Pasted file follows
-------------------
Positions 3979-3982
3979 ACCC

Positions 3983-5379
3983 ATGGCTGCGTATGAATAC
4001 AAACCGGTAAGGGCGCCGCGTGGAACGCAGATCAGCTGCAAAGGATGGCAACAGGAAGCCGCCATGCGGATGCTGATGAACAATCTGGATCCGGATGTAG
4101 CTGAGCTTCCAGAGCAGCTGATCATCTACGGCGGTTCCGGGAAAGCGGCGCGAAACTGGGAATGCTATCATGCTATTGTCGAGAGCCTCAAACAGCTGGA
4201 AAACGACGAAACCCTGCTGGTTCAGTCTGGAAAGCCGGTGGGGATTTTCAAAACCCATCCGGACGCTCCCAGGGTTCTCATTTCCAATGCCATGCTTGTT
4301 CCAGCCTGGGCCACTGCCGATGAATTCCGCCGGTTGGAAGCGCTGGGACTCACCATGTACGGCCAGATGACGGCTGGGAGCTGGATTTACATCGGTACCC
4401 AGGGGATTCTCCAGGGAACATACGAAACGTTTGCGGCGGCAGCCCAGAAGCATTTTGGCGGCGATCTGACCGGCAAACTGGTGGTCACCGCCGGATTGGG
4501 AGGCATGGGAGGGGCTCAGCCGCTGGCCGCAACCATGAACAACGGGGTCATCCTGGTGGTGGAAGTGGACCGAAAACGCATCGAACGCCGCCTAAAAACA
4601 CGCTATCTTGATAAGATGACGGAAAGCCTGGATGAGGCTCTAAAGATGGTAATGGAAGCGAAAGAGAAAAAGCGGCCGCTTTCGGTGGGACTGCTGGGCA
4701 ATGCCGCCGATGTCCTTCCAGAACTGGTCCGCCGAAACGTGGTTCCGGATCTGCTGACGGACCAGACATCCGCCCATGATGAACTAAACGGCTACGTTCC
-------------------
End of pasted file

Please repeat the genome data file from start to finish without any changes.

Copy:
Positions 3979-3982
3979 ACCC

Positions 3983-5379
3983 ATGGCTGCGTATGAATAC
4001 AAACCGGTAAGGGCGCCGCGTGGAACGCAGATCAGCTGCAAAGGATGGCAACAGGAAGCCGCCATGCGGATGCTGATGAACAATCTGGATCCGGATGTAG
4101 CTGAGCTTCCAGAGCAGCTGATCATCTACGGCGGTTCCGGGAAAGCGGCGCGAAACTGGGAATGCTATCATGCTATTGTCGAGAGCCTCAAACAGCTGGA
4201 AAACGACGAAACCCTGCTGGTTCAGTCTGGAAAGCCGGTGGGGATTTTCAAAACCCATCCGGACGCTCCCAGGGTTCTCATTTCCAATGCCATGCTTGTT
4301 CCAGCCTGGGCCACTGCCGATGAATTCCGCCGGTTGGAAGCGCTGGGACTCACCATGTACGGCCAGATGACGGCTGGGAGCTGGATTTACATCGGTACCC
4401 AGGGGATTCTCCAGGGAACATACGAAACGTTTGCGGCGGCAGCCCAGAAGCATTTTGGCGGCGATCTGACCGGCAAACTGGTGGTCACCGCCGGATTGGG
4501 AGGCATGGGAGGGGCTCAGCCGCTGGCCGCAACCATGAACAACGGGGTCATCCTGGTGGTGGAAGTGGACCGAAAACGCATCGAACGCCGCCTAAAAACA
4601 CGCTATCTTGATAAGATGACGGAAAGCCTGGATGAGGCTCTAAAGATGGTAATGGAAGCGAAAGAGAAAAAGCGGCCGCTTTCGGTGGGACTGCTGGGCA
4701 ATGCCGCCGATGTCCTTCCAGAACTGGTCCGCCGAAACGTGGTTCCGGATCTGCTGACGGACCAGACATCCGCCCATGATGAACTAAACGGCTACGTTCC